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J Cell Sci. 2001 Jun;114(Pt 12):2335-44.

Inhibition of melanogenesis in response to oxidative stress: transient downregulation of melanocyte differentiation markers and possible involvement of microphthalmia transcription factor.

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Department of Biochemistry and Molecular Biology, School of Medicine, University of Murcia, Apto 4021, Campus de Espinardo, 30100 Murcia, Spain.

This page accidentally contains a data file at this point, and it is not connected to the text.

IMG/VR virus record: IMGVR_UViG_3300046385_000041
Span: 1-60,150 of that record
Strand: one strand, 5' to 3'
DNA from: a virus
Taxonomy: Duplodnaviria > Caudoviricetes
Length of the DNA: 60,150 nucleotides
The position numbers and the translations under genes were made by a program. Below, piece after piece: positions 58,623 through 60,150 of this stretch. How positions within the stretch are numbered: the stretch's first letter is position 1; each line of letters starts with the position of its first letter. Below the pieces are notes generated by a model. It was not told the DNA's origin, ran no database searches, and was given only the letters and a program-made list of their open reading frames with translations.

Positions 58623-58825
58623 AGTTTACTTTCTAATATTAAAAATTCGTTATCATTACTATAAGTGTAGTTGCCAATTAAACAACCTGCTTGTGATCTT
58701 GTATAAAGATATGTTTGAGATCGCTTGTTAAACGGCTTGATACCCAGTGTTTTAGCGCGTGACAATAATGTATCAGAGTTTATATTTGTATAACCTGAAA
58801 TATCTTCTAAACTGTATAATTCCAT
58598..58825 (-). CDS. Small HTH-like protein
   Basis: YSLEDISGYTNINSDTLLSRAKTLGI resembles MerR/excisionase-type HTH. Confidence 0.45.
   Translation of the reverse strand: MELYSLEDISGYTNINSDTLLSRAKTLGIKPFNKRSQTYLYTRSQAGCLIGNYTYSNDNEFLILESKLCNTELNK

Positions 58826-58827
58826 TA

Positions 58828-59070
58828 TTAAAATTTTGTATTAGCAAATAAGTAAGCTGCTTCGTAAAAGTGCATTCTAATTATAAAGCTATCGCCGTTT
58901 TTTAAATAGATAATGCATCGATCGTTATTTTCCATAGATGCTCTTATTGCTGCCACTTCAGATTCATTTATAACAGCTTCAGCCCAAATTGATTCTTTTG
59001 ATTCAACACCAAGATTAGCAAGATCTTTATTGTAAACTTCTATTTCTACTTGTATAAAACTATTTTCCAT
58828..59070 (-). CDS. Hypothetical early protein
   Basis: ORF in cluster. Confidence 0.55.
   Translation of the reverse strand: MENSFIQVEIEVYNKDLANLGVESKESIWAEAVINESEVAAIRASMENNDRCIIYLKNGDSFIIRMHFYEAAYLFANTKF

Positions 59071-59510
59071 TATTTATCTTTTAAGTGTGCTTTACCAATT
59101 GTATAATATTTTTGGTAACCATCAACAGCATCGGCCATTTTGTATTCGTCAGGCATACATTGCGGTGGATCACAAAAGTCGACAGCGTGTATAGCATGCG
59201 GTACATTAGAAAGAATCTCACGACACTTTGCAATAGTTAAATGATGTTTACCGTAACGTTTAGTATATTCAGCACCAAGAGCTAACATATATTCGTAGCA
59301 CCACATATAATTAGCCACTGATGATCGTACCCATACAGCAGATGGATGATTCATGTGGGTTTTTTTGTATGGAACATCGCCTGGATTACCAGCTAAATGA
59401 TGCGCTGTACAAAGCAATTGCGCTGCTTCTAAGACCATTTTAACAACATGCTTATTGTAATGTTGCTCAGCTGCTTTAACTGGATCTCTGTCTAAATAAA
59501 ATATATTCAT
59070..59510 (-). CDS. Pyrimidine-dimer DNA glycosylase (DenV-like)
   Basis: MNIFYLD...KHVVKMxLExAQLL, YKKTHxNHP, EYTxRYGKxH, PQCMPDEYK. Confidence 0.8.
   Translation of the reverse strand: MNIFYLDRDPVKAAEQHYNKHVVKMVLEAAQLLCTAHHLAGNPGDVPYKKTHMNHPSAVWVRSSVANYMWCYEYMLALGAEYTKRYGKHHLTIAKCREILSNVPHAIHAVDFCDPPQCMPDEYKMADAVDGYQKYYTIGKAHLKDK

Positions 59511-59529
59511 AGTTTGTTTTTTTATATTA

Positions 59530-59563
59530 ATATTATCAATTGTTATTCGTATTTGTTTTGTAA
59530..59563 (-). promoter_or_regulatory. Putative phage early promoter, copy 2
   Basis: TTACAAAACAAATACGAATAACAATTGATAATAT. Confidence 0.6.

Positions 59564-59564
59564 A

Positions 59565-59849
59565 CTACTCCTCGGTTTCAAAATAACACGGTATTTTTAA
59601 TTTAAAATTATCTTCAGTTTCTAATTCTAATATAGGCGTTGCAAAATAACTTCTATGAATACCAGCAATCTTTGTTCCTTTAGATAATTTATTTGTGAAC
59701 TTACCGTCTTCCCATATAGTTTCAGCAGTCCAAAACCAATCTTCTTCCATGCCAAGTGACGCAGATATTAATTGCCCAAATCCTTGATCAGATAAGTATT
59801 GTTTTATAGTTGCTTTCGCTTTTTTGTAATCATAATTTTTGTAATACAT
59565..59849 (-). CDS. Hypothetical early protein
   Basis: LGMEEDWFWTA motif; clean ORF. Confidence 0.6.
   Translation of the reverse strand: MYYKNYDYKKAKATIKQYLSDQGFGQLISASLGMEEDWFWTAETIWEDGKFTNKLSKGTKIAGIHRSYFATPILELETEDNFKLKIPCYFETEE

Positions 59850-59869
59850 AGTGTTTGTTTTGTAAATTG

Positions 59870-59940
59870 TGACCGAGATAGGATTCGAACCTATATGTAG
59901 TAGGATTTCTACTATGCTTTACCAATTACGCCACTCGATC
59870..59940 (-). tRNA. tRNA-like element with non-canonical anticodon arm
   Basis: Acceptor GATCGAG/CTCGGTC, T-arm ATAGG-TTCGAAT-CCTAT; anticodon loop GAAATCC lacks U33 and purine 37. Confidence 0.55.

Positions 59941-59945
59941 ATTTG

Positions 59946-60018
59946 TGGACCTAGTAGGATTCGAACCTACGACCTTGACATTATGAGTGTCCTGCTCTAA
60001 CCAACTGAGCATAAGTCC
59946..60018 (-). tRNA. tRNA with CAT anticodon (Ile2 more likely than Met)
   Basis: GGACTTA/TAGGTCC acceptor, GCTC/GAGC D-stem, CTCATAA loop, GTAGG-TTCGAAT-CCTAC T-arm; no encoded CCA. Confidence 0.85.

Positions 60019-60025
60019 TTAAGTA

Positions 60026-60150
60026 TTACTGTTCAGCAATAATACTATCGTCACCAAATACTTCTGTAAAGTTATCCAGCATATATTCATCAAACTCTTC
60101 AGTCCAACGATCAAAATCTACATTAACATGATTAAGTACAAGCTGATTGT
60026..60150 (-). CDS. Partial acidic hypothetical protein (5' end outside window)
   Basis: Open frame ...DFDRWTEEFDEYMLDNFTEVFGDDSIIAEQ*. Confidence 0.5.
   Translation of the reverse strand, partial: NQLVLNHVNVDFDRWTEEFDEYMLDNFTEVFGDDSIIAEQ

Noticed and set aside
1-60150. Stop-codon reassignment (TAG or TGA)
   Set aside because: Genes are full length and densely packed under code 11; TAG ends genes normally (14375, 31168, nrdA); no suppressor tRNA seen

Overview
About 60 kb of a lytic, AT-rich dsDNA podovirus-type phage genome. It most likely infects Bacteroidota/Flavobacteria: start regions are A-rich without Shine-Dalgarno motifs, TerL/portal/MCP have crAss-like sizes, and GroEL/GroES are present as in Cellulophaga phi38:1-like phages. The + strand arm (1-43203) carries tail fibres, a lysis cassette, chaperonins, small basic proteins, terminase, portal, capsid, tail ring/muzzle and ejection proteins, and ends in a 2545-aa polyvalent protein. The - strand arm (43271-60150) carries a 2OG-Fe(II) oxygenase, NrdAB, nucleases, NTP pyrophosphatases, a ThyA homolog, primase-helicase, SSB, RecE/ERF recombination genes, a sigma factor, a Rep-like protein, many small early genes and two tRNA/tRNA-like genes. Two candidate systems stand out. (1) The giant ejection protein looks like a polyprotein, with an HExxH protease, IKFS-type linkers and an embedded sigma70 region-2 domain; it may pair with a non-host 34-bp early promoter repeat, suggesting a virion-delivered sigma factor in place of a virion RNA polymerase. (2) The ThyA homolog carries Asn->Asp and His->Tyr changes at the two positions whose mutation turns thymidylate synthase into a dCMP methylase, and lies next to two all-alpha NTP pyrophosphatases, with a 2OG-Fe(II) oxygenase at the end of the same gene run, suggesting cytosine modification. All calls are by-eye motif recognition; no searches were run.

H(2)O(2) and other reactive oxygen species are key regulators of many intracellular pathways. Within mammalian skin, H(2)O(2) is formed as a byproduct of melanin synthesis, and following u.v. irradiation. We therefore analyzed its effects on melanin synthesis. The activity of the rate-limiting melanogenic enzyme, tyrosinase, decreased in H(2)O(2)-treated mouse and human melanoma cells. This inhibition was concentration- and time-dependent in the B16 melanoma model. Maximal inhibition (50-75%) occurred 8-16 hours after a 20 minute exposure to 0.5 mM H(2)O(2). B16 cells withstand this treatment adequately, as shown by a small effect on glutathione levels and a rapid recovery of basal lipid peroxidation levels. Enzyme activities also recovered, beginning to increase 16-20 hours after the treatment. Inhibition of enzyme activities reflected decreased protein levels. mRNAs for tyrosinase, tyrosinase-related protein 1, dopachrome tautomerase, silver protein and melanocortin 1 receptor also decreased after H(2)O(2) treatment, and recovered at different rates. Downregulation of melanocyte differentiation markers mRNAs was preceded by a decrease in microphthalmia transcription factor (Mitf) gene expression, which was quantitatively similar to the decrease achieved using 12-O-tetradecanoylphorbol-13-acetate. Recovery of basal Mitf mRNA levels was also observed clearly before that of tyrosinase. Therefore, oxidative stress may lead to hypopigmentation by mechanisms that include a microphthalmia-dependent downregulation of the melanogenic enzymes.

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